“Society is demanding that companies, both public and private, serve a social purpose. To prosper over time, every company must not only deliver financial performance but also show how it makes a positive contribution to society. Companies must benefit all of their stakeholders, including shareholders, employees, customers, and the communities in which they operate. Without a sense of purpose, no company, either public or private, can achieve its full potential.”

This could be the first step, and it certainly is a sign of hope for a purpose-driven shift in the business system. Thanks to the success of Simon Sinek’s ‘Start With Why’ TEDx Talk, non-profit organizations such as B Corp and a changing mindset in the Millennial generation, more and more companies are starting to join the purpose movement. Even Unilever, a corporate giant which could be a controversial topic to discuss, and yet its CEO, Paul Polman again stated his belief in looking for a deeper sense of purpose that goes beyond self-interest at the #WEF18 session ‘Standing Up for Social Progress’. Sharan Burrow, General Secretary of the International Trade Union Confederation (ITUC), who equally participated in the discussion, strongly advocated for a new social contract and human rights to become a fundamental part of the business.

2. Enable sustainable growth and aim for long-term value

Along with purpose as the core of business comes the necessity of rethinking the sustainability of business and creation of long-term value. We need a counterbalance to the fast ‘build — scale — exit’ logic of the startup industry. And again, the choice in favor of sustainable development and healthy growth of companies depend on today’s financing opportunities.

Here again, Larry Fink promotes a change towards a new, more responsible model of shareholder engagement and the importance of a diverse board, which, he emphasizes, is better to identify opportunities that promote long-term growth.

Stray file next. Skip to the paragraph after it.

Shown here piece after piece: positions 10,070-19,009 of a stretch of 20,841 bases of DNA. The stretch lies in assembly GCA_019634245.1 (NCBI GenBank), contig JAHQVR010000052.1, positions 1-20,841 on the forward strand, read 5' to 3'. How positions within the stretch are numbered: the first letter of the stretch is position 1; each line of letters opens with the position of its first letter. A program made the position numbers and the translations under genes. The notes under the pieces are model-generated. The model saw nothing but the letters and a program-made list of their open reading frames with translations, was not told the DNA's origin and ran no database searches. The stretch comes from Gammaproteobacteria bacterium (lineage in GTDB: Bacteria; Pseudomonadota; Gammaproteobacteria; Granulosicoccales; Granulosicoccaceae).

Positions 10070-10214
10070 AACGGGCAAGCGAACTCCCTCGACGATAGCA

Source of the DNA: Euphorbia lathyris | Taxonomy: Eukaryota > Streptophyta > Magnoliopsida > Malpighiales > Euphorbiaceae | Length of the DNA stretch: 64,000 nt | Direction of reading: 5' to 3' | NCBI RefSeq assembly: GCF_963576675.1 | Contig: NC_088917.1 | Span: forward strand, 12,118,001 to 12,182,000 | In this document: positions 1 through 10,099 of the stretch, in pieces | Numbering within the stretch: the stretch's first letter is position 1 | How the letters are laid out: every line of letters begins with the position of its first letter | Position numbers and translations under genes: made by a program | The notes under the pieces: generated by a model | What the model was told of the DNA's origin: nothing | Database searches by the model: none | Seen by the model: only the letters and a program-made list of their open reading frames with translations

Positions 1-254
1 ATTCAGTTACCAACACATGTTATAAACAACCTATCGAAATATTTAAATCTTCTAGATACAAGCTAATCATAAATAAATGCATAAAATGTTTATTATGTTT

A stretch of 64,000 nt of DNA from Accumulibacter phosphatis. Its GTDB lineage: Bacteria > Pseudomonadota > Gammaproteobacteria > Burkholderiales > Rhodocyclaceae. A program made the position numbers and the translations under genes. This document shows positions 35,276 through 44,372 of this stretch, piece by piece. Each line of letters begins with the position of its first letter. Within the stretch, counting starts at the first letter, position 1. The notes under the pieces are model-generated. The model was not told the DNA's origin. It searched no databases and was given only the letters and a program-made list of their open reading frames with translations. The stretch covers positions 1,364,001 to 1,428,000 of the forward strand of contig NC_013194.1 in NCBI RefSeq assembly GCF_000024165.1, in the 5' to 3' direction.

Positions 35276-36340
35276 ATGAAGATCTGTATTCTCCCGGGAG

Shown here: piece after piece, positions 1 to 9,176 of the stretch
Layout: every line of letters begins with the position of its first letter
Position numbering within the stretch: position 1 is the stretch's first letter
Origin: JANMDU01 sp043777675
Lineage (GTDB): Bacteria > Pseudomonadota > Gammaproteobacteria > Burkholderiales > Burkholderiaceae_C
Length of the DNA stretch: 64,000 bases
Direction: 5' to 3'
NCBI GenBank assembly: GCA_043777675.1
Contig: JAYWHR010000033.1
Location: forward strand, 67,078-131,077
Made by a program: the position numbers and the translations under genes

“In the current environment, these stakeholders are demanding that companies exercise leadership on a broader range of issues. And they are right to: a company’s ability to manage environmental, social, and governance matters demonstrates the leadership and good governance that is so essential to sustainable growth, which is why we are increasingly integrating these issues into our investment process.”

3. Value and reinforce inclusion and equality

Photo by Vlad Tchompalov on Unsplash

What had started to emerge out of the horrific number of sexual harassment scandals in Hollywood has since then fueled the discussion on diversity, gender equality and the discrimination of women (at work) turned into initiatives, global Women’s marches and equally attracted attention at the #WEF18. There, women still only represent one-fifth of attendees, but, Christine Lagarde, Managing Director of the IMF, and political leaders like Erna Solberg, Prime Minister of Norway, are speaking up to helping women truly fulfill their potential and stop discrimination and abuse of women.